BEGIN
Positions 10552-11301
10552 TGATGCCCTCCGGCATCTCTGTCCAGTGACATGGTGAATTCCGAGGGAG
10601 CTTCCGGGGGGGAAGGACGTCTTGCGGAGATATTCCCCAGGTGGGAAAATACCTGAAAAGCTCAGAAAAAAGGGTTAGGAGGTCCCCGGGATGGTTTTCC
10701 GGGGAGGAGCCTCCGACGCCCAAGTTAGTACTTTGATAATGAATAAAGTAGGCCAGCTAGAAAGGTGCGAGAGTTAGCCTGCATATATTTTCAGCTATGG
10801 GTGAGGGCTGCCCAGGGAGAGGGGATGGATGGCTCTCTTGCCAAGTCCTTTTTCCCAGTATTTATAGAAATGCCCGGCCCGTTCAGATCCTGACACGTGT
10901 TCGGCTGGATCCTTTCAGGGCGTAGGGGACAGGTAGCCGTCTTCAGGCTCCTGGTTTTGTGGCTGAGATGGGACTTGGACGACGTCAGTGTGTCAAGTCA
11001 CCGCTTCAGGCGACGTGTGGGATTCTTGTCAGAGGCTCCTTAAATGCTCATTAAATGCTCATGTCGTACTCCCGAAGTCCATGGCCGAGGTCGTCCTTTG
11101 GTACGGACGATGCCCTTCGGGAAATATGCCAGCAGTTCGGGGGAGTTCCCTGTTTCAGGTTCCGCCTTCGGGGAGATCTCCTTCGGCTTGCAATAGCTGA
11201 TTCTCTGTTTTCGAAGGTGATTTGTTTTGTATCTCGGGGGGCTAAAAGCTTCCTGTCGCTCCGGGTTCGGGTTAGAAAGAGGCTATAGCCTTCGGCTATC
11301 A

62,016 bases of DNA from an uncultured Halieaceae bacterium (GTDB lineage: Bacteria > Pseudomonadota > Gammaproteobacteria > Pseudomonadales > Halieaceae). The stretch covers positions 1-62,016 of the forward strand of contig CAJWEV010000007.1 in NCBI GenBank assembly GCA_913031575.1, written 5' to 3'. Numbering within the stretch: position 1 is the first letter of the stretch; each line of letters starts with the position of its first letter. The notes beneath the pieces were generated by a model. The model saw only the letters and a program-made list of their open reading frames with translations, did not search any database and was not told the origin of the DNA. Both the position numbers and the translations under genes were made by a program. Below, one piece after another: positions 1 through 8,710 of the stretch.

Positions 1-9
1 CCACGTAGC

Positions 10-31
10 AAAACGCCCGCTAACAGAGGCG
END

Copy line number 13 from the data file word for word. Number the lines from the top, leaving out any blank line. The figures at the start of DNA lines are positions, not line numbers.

1 CCACGTAGC